by Brian Hioe
Photo Credit: Russotp/WikiCommons/CC BY-SA 4.0
CONTROVERSY–AS WELL as mockery–has broken out after a purported Chinese spy balloon was detected over the US and then later shot down over the Atlantic Ocean last week.
The balloon was originally spotted over the West Coast of the US and then drifted to the East Coast over the course of a week. Some speculation is that the balloon should have crossed the US in two days, but that its progress was slower due to global warming. The balloon was detected near nuclear weapons facilities operated by the US and other bases.
The balloon reportedly had a payload of equipment that hung underneath it, estimated to be around the size of two or three school buses, and had limited steering ability using a rudder. As a result, the US government initially declined to shoot it down, given the possibility of wreckage from the balloon impacting civilian populations or the possibility of provoking China.
Size comparison of the balloon. Photo credit: osunpokeh/WikiCommons/CC BY-SA 4.0
As time went on, however, there were increasing calls for US President Joe Biden to take action in shooting down the balloon. US politicians framed Biden’s initial reluctance to shoot down the balloon as a sign of weakness. The balloon was thus shot down by an F-22 with an AIM-9 Sidewinder. The US later undertook a search for the wreckage from the balloon.
For its part, the Chinese government claimed that the balloon was a weather balloon that had been blown off course, stating that it regretted the incident. In comments to the media, US officials initially indicated that China’s response suggested confusion. But later it was reported that a similar suspected Chinese spy balloon had been detected near Latin America with China eventually claiming ownership of the balloon, just denying that the balloon was for anything apart from civilian purposes
Regardless of the nature of the balloon, it is unclear why China deployed it at such a sensitive juncture–shortly before a scheduled diplomatic visit to Beijing by US Secretary of State Antony Blinken. Raising further questions is that at the time why the Biden administration declined to shoot down the balloon, US officials first indicated that the balloon had limited capacity to gather intelligence compared to satellite imagery, and so downplayed the dangers that came from taking limited action over it.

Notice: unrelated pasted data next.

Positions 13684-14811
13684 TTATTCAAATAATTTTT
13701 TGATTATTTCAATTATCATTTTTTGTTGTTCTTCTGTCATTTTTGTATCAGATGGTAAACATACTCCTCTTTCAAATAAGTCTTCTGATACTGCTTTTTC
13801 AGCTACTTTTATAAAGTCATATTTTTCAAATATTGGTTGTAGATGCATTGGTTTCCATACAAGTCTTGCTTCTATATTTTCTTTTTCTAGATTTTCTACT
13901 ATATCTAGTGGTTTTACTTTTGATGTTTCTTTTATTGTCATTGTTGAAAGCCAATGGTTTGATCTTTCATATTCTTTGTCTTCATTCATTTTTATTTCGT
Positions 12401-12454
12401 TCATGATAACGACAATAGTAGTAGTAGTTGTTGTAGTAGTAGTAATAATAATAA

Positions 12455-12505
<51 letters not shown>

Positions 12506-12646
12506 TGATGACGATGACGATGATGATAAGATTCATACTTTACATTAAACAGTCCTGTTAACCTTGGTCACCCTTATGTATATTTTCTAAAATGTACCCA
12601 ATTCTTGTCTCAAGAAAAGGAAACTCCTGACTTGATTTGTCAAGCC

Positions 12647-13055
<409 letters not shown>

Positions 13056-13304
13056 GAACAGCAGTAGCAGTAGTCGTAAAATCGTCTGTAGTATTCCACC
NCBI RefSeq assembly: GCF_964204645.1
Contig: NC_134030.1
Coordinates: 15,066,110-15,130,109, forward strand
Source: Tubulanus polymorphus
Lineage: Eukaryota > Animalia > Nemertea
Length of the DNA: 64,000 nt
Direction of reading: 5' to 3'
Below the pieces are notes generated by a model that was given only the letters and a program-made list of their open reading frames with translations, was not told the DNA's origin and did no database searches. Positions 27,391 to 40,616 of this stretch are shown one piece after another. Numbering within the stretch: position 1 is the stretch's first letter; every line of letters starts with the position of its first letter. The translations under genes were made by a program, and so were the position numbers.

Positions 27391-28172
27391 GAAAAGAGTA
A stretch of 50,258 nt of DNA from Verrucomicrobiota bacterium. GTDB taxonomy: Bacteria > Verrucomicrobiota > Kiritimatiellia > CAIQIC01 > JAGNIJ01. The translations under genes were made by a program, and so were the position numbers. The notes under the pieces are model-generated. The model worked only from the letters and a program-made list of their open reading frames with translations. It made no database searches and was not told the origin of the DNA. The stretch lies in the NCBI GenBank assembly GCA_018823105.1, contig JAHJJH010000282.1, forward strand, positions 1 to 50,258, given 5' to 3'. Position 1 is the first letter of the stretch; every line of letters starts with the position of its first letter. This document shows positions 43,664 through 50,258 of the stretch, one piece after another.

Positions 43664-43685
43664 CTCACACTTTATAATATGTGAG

The Blinken trip has now been postponed–perhaps indefinitely–in the wake of fallout over the incident. China has condemned the US’s actions in shooting down what it frames as an unmanned civilian aircraft and stated that it could take reciprocal action over similar actions by the US in the future. Moreover, after criticisms from former US president Donald Trump, the Biden administration now asserts that there was, in fact, a series of such balloon spying incidents in the past–just that these had not previously been linked to China. Similar balloons have been reported around Japan and India in the past, as well.
As a result, then, the overall effect of the incident has been a ramping up of tensions between the US and China. That being said, many–particularly on the left–have not taken the incident seriously because of the apparently comical nature of the balloon and its shooting down.
With regards to the balloon, it is probably best to take the statements of neither the US or China at face value. But looking at the incident only in a humorous light is probably to make light of what could have been a serious incident. For example, while the Biden administration was eventually pushed to shoot down the balloon to avoid appearing weak, one notes how much more hyperbolic rhetoric from hawkish Republicans would have been if wreckage from the balloon had indeed affected civilian populations and led to casualties.
Or, vice-versa, if the balloon had instead been some form of manned aircraft, but hawkish Republicans had called for it to be shot down, and then shooting down the balloon had led to Chinese casualties. This, too, would have also stoked calls by Chinese nationalists for retaliation against the US.
US sailors recovering debris from the balloon. US Navy/Public Domain
In the aftermath of the incident, tankies have sought to frame this as simply being another act of US aggression. Afterward, for example, one saw a map circulating online of purported US bases around China to suggest that China’s actions were in fact provoked by the US–never mind that this clearly inaccurate map somehow shows the US as having a military base located in Hong Kong.
In the meantime in Taiwan, the Taiwanese government has stated that it detected similar balloons in the past, but that this was not a matter of concern. Namely, such balloons were to gather meteorological data for the People’s Liberation Army’s Eastern Theater Command.
Although Taiwan often sees incursions into its Air Defense Identification Zone by Chinese warplanes, Taiwan does not respond by shooting down such warplanes. But it is improbable that Taiwan would not shoot down an unmanned aircraft, with DPP legislative caucus secretary-general Cheng Yun-peng stating that Taiwan should do this in the event of a similar incident with a Chinese balloon. That being said, the Taiwanese government will also hope to avoid mockery of perceived ineptitude, with previous videos of Taiwanese soldiers throwing rocks at a drone having previously attracted ridicule.